So, Thursday evening, we had twelve people packed into our little Living Room.  Literally every chair type surface we have in the house had a butt in it, including two stools that also double as night stands.  There were the three of us, of course, as well as our co-hostess, Brittany, a full-time staff member and adopted aunt to Caleb.  Then there were the 5 interns: Aaron, Jake, Erland, Kevin and Katie, our lone female intern.  And Rose, our new structural long term volunteer, who has been taking advantage of the intern orientation.  We had also invited Gary and Erin Hightower, the long term volunteer and his wife who arrived a couple of weeks ago as we had not ever specifically shared our testimonies with them.

Needless to say, we had a very full house.  But it isn’t just our house that is full.  The eMiEA office has gotten quite full as well.  The interns will all pack into one room as their office space.  The long term volunteers are in another room, with the rest of the staff scattered throughout the rest of the offices.  We even have another full-time staff member coming in another couple of weeks.  We are literally bursting at the seams, and we are anticipating additional staff and long term volunteers coming in January in addition to the six new interns that will replace the current five.  I really don’t know where we are going to put everyone.

But it is a good problem to have.  The more hands available, the greater the need that can be served.  I love being part of the eMiEA family.

Then the master told his servant, ‘Go out to the roads and country lanes and compel them to come in, so that my house will be full.’ Luke 14:23

posted by Robert in Uncategorized and have Comments Off on Full House

First Day of School

Today I hurry off to school,
To work and learn and play.
I’m in a brand new grade this year.
What a happy day!

— Author unknown

When we were originally looking at coming to Uganda, we decided that I would try my hand at home schooling Caleb.  Mostly, this decision was based on economic reasons.  While schools in Uganda are nationalized, they are not free and school fees can get pretty steep if you want to get into a good school.  I was also under the understanding that I would be able to home school alongside one of the other eMi wives who we thought would be home schooling her children, one of whom is about the same age as Caleb.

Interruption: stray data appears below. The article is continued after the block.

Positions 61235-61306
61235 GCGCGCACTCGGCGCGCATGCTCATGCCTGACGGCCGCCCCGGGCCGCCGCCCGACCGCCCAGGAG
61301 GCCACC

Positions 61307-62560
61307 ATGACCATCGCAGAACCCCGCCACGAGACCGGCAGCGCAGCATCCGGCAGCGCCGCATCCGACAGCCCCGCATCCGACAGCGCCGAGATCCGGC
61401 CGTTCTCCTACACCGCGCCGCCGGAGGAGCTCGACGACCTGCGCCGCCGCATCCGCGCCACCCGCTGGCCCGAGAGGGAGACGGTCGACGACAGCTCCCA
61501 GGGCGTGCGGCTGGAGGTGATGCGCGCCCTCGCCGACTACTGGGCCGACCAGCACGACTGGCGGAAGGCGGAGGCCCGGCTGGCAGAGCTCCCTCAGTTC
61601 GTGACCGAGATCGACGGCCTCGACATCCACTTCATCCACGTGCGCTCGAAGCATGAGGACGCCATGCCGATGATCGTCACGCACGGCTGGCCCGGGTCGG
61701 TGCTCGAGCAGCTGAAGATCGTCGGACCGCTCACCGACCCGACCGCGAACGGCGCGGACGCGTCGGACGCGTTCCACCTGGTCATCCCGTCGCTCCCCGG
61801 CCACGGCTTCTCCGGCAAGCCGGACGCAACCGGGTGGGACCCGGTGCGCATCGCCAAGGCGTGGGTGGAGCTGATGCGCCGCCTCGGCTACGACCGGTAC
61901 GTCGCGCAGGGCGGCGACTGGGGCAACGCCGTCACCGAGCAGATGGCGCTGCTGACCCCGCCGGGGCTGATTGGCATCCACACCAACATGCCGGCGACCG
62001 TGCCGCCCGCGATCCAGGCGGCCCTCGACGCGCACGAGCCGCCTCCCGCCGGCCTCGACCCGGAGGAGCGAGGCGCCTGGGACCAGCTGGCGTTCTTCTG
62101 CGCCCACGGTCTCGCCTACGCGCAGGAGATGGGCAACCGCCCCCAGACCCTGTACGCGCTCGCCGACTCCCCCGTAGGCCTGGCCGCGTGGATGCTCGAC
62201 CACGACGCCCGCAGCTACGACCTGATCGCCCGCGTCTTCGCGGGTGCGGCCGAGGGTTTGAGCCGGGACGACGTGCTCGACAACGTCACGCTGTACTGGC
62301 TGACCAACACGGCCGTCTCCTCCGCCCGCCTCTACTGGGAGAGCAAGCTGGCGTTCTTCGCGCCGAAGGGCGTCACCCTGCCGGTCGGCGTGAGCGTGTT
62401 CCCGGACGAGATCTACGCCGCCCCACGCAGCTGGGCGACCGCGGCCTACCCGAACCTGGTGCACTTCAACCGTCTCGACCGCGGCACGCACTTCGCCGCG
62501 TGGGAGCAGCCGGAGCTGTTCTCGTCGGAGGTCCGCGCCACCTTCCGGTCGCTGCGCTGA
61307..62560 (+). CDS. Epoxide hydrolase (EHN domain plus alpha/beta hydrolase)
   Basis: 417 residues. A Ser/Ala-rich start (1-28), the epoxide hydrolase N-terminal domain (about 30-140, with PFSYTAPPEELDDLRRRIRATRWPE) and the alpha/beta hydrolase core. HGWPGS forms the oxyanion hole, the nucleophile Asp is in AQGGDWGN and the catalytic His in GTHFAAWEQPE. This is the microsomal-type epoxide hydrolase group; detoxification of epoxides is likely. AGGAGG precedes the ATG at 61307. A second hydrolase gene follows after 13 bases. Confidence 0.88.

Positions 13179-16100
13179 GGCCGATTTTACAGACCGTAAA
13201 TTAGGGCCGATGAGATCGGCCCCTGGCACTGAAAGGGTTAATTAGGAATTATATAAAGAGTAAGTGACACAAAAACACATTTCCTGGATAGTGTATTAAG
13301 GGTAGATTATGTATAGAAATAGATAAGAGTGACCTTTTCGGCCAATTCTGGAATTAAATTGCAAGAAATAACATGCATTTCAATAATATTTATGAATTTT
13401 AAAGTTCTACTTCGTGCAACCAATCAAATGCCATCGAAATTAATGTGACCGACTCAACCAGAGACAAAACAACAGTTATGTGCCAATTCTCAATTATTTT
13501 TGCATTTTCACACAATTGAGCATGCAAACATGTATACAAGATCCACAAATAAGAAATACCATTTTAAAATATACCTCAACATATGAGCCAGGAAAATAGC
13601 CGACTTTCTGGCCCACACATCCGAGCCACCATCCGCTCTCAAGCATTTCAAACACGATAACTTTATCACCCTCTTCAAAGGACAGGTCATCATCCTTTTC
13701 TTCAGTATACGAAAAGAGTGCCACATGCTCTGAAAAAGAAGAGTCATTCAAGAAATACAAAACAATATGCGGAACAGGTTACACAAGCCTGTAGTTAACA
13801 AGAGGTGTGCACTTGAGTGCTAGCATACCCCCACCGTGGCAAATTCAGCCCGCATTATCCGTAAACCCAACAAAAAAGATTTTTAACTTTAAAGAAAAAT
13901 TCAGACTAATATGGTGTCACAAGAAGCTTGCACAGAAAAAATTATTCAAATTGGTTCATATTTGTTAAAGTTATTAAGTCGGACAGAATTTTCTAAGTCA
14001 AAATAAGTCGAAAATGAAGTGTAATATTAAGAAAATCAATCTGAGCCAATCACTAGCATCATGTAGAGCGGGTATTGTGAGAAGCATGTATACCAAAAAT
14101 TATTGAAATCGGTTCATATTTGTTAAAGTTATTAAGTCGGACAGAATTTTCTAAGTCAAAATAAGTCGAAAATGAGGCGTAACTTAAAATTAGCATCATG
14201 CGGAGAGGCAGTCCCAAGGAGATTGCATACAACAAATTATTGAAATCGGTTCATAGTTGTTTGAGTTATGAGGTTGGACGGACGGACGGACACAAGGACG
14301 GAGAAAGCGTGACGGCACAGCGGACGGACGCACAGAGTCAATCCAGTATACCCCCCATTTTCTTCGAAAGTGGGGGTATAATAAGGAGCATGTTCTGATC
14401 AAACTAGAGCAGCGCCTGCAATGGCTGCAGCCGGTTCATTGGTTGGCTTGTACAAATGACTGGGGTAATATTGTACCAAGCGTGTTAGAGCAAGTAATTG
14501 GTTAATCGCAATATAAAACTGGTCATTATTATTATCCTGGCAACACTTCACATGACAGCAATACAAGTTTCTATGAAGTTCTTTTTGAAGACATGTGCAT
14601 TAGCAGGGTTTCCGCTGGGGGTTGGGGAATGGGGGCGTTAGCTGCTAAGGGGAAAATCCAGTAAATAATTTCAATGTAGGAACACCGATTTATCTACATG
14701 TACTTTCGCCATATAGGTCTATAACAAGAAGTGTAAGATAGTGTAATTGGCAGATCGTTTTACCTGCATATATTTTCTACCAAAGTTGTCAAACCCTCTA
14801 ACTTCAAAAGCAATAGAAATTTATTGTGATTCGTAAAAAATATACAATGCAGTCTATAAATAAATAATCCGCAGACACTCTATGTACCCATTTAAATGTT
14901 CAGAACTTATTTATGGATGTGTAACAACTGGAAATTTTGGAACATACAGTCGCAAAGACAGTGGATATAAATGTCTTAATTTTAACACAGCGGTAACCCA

Unfortunately, as our plans progressed, we learned that the other wife was no longer home schooling her children but had them enrolled in the local international school where she was also teaching.  And, the school at which they were enrolled was full and had no room for any more students.  So I was going to have to venture into the realm of home schooling on my own, especially since the home school co-op at the international school was also full.

While we made a valiant effort, it was a less than successful experiment.  There is a reason that I did not go into teaching; I am not very good at it, at least not in the classical sense of the word.  Caleb, bless his heart, definitely does better in the structure a traditional classroom provides, and he really needs interaction with peers.

Fortunately, we realized all of this fairly quickly and were able to get Caleb enrolled and guaranteed a spot at Heritage International School, a Christian school less than half a mile from our house where all the other eMi children attend.  It was started in 1994 as a school for missionary children, hence the Christian influence.  While it was originally based on an American curriculum, it draws students from a wide variety of nationalities including many Ugandans.  Since it was started as a school for missionary children, self-supporting missionaries get a discount, which is really nice.

Unfortunately, we still had a month and a half of home schooling to go until we could break for the summer.

Summer came and went in the blink of an eye and the much anticipated “first day of school” was finally upon us.  We had made great preparations for it, of course.  Caleb and I had gone shopping for the necessary supplies, which are not readily available here and as easy to obtain as in the States.  A full three days ahead of time, Caleb very carefully packed all of the new supplies into his brand new backpack his grandmother had brought him.  We met his teacher and visited his classroom a few days before the start of school, not necessarily a common practice here in Uganda.

I must admit, I did not approach the day with quite the enthusiasm that Caleb did.  My feelings were much more mixed about the whole thing.  I looked forward to having more kid-free time, but I was also saddened to think that my baby was going to be starting kindergarten.

Finally, the big day was here.  Once the requisite “first day of school” photos had been taken we headed out the door.  While getting a ride to school on a boda-boda is not unheard of here in Uganda, I’m sure Caleb is one of the few mzungu children who gets to school that way.  Of course, Caleb loves it.

And I’m happy to report the first day of school was a huge success.  Caleb seems to really enjoy his teacher and classmates, and we seem to be off to the start of a good year.  And I did pretty well, too.  At least, I didn’t shed any tears.  But still, it is hard to watch my baby growing up.  That, I guess, is universal whether we are here in Uganda or back in the States.

posted by Robert in Uncategorized and have Comment (1)